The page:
Though Owen Tanner has never met anyone else who has a chatty bird in their chest, medical forums would call him a Terror. From the moment Gail emerged between Owen’s ribs, his mother knew that she had to hide him away from the world. After a decade spent in isolation, Owen takes a brazen trip outdoors and his life is upended forever.
Suddenly, he is forced to flee the home that had once felt so confining and hide in plain sight with his uncle and cousin in Washington. There, he feels the joy of finding a family among friends; of sharing the bird in his chest and being embraced fully; of falling in love and feeling the devastating heartbreak of rejection before finding a spark of happiness in the most unexpected place; of living his truth regardless of how hard the thieves of joy may try to tear him down. But the threat of the Army of Acronyms is a constant, looming presence, making Owen wonder if he’ll ever find a way out of the cycle of fear.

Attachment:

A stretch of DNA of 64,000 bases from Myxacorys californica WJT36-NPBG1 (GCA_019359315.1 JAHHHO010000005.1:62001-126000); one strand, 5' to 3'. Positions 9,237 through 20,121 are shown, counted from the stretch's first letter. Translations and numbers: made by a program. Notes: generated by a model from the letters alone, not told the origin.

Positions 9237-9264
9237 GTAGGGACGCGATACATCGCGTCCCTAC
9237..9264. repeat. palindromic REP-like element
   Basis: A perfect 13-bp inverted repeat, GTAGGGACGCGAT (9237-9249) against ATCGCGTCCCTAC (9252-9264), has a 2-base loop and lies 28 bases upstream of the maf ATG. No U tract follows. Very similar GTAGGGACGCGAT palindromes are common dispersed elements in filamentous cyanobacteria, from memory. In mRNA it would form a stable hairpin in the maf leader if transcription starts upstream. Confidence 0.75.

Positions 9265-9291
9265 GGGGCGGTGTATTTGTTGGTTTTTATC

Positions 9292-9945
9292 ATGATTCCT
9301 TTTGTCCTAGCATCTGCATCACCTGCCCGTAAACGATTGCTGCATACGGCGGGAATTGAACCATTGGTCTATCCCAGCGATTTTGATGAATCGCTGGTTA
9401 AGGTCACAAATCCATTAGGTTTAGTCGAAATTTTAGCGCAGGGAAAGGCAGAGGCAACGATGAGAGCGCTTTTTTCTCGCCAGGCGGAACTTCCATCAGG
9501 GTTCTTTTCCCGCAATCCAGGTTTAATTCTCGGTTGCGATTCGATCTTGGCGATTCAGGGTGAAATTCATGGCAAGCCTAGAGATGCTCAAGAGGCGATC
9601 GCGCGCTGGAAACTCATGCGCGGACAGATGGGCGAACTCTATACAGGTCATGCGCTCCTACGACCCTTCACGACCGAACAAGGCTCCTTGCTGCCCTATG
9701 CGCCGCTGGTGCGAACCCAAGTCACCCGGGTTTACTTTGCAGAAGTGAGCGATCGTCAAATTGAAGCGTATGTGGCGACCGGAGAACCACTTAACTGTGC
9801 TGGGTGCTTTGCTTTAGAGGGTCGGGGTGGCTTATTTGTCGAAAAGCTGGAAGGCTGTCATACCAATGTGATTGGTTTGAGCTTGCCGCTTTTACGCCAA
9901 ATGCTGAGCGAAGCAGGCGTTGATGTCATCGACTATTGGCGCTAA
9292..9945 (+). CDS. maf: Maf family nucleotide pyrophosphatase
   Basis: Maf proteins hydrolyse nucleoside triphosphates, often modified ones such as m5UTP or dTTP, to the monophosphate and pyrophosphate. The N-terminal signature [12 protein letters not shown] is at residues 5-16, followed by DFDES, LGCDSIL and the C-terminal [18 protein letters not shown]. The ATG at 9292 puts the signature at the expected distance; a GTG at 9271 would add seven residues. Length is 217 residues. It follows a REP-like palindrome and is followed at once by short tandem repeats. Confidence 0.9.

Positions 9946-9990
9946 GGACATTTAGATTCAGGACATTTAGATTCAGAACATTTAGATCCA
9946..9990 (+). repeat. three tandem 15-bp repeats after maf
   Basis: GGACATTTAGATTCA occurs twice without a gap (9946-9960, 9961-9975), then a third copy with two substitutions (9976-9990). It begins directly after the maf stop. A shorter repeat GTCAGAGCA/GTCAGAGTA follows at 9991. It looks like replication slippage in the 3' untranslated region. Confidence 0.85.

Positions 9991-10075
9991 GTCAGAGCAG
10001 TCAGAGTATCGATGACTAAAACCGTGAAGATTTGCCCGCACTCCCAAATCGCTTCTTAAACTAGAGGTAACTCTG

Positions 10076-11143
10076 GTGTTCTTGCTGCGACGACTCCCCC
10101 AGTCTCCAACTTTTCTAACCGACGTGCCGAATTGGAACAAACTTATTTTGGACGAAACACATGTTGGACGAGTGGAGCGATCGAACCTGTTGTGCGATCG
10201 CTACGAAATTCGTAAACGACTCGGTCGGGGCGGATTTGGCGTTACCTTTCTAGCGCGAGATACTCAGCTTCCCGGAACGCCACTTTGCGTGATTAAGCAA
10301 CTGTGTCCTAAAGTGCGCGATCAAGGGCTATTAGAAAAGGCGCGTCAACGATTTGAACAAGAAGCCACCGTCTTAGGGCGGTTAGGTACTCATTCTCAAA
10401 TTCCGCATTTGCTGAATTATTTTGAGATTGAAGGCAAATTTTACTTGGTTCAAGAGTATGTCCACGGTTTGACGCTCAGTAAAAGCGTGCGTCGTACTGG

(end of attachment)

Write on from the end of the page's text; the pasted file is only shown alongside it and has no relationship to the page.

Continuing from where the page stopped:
“An honest celebration of life and everything we need right now in a book” (Andrew Sean Greer, Pulitzer Prize–winning author), The Boy with a Bird in His Chest grapples with the fear, depression, and feelings of isolation that come with believing that we will never be loved for who we truly are and learning to live fully and openly regardless.